Persistent Link:
http://hdl.handle.net/10150/185608
Title:
Learning the curriculum as a classroom event.
Author:
Gonzalez, Luz Elva.
Issue Date:
1991
Publisher:
The University of Arizona.
Rights:
Copyright © is held by the author. Digital access to this material is made possible by the University Libraries, University of Arizona. Further transmission, reproduction or presentation (such as public display or performance) of protected items is prohibited except with permission of the author.
Abstract:
The purpose of this study was to examine the evolving event-structured knowledge of one student teacher in a second grade classroom containing a diverse population of students. His understandings, interpretations, and reflections were documented before, during, and after enactment of units of content in the classroom. Weekly interviews designed to elicit the student teacher's "well-remembered events" provided the primary data for the study. In addition, daily observations by the researcher supplemented analysis of the student teacher's interpretations. Interviews with the cooperating teacher to establish an understanding of the context in which the student teacher was learning to teach completed data collection. Findings indicated that the student teacher faced major difficulties in the areas of instructional time and unit context. Based on the demands of the curriculum, students, and cooperating teacher and his interpretations of difficulties encountered, the student teacher concluded that the second grade curriculum was above grade level, that it was constraining on planning and teaching, and that it contained discrepancies. The student teacher resolved these difficulties by moving students back in the curriculum or by condensing or eliminating portions of the curriculum before and during the enactment of content. Analysis of the data suggests that other factors may have contributed to the problems faced by the student teacher in learning to teach. For example, he reported having limited knowledge of the curriculum as well as teaching methods. These limitations may have affected the struggles he experienced as he learned, represented, and enacted the curriculum with a group of students in a complex environment.
Type:
text; Dissertation-Reproduction (electronic)
Keywords:
Dissertations, Academic; Teachers -- Training of; Teaching.
Degree Name:
Ph.D.
Degree Level:
doctoral
Degree Program:
Teaching and Teacher Education; Graduate College
Degree Grantor:
University of Arizona
Advisor:
Doyle, Walter

Full metadata record

DC FieldValue Language
dc.language.isoenen_US
dc.titleLearning the curriculum as a classroom event.en_US
dc.creatorGonzalez, Luz Elva.en_US
dc.contributor.authorGonzalez, Luz Elva.en_US
dc.date.issued1991en_US
dc.publisherThe University of Arizona.en_US
dc.rightsCopyright © is held by the author. Digital access to this material is made possible by the University Libraries, University of Arizona. Further transmission, reproduction or presentation (such as public display or performance) of protected items is prohibited except with permission of the author.en_US
dc.description.abstractThe purpose of this study was to examine the evolving event-structured knowledge of one student teacher in a second grade classroom containing a diverse population of students. His understandings, interpretations, and reflections were documented before, during, and after enactment of units of content in the classroom. Weekly interviews designed to elicit the student teacher's "well-remembered events" provided the primary data for the study. In addition, daily observations by the researcher supplemented analysis of the student teacher's interpretations. Interviews with the cooperating teacher to establish an understanding of the context in which the student teacher was learning to teach completed data collection. Findings indicated that the student teacher faced major difficulties in the areas of instructional time and unit context. Based on the demands of the curriculum, students, and cooperating teacher and his interpretations of difficulties encountered, the student teacher concluded that the second grade curriculum was above grade level, that it was constraining on planning and teaching, and that it contained discrepancies. The student teacher resolved these difficulties by moving students back in the curriculum or by condensing or eliminating portions of the curriculum before and during the enactment of content. Analysis of the data suggests that other factors may have contributed to the problems faced by the student teacher in learning to teach. For example, he reported having limited knowledge of the curriculum as well as teaching methods. These limitations may have affected the struggles he experienced as he learned, represented, and enacted the curriculum with a group of students in a complex environment.en_US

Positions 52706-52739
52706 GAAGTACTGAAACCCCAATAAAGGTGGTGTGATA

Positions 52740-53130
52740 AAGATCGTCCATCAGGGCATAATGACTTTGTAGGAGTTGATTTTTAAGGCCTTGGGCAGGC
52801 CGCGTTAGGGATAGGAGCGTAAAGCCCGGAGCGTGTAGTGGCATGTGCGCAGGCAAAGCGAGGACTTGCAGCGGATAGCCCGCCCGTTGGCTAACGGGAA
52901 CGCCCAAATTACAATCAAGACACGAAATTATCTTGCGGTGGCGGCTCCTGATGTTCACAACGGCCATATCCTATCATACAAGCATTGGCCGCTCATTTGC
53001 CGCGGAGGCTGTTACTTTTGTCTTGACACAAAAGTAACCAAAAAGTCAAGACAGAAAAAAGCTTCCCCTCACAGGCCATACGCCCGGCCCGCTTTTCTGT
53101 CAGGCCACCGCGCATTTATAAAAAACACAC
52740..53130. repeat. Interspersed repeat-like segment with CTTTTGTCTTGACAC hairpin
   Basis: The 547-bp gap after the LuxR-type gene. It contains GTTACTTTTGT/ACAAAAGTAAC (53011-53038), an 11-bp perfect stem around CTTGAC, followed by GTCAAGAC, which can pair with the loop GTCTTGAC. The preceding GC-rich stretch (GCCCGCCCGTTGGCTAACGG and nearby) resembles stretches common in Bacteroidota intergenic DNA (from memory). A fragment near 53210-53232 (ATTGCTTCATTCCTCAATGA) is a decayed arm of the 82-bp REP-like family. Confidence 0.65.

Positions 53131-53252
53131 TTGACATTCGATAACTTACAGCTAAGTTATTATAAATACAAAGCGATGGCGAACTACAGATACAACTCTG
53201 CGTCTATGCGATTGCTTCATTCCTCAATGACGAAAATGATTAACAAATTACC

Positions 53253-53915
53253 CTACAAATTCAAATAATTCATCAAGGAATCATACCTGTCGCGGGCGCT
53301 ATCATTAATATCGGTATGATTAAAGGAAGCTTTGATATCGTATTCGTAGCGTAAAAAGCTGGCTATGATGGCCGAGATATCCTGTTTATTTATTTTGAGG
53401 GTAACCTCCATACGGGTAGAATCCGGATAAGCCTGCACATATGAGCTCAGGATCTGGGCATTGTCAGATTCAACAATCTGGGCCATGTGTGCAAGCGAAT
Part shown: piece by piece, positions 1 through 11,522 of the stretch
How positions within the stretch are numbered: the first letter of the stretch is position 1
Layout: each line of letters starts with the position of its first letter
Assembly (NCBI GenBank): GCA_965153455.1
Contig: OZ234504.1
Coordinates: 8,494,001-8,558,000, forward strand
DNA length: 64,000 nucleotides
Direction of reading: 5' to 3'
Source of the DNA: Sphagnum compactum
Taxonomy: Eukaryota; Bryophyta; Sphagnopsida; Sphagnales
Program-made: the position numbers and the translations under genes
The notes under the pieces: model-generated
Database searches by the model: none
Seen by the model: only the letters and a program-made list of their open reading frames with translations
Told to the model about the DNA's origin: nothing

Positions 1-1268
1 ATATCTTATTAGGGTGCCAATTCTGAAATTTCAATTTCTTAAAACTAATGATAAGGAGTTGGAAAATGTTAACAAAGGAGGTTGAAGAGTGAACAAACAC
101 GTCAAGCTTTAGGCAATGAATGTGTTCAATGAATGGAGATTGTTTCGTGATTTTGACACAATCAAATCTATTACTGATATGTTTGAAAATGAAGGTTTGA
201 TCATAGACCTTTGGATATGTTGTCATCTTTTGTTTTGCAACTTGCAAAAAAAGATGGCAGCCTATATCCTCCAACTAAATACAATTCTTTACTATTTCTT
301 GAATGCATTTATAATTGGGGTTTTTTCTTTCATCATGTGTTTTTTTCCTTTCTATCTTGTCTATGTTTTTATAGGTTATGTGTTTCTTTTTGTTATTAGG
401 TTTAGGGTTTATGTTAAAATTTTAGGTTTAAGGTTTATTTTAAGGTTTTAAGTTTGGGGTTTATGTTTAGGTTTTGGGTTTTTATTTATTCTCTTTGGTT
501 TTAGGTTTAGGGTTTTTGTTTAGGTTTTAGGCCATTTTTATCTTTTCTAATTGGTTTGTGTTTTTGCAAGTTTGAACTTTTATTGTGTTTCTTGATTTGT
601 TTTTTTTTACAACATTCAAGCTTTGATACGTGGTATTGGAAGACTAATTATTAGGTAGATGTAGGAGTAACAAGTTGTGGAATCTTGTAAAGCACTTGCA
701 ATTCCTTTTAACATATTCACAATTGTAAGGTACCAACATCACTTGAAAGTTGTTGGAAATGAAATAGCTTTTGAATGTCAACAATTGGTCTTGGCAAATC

dc.typetexten_US
dc.typeDissertation-Reproduction (electronic)en_US
dc.subjectDissertations, Academicen_US
dc.subjectTeachers -- Training ofen_US
dc.subjectTeaching.en_US
thesis.degree.namePh.D.en_US
thesis.degree.leveldoctoralen_US
thesis.degree.disciplineTeaching and Teacher Educationen_US
thesis.degree.disciplineGraduate Collegeen_US
thesis.degree.grantorUniversity of Arizonaen_US
dc.contributor.advisorDoyle, Walteren_US
dc.contributor.committeememberCarter, Kathyen_US
dc.contributor.committeememberRichardson, Virginiaen_US
dc.identifier.proquest9202079en_US
dc.identifier.oclc711787053en_US
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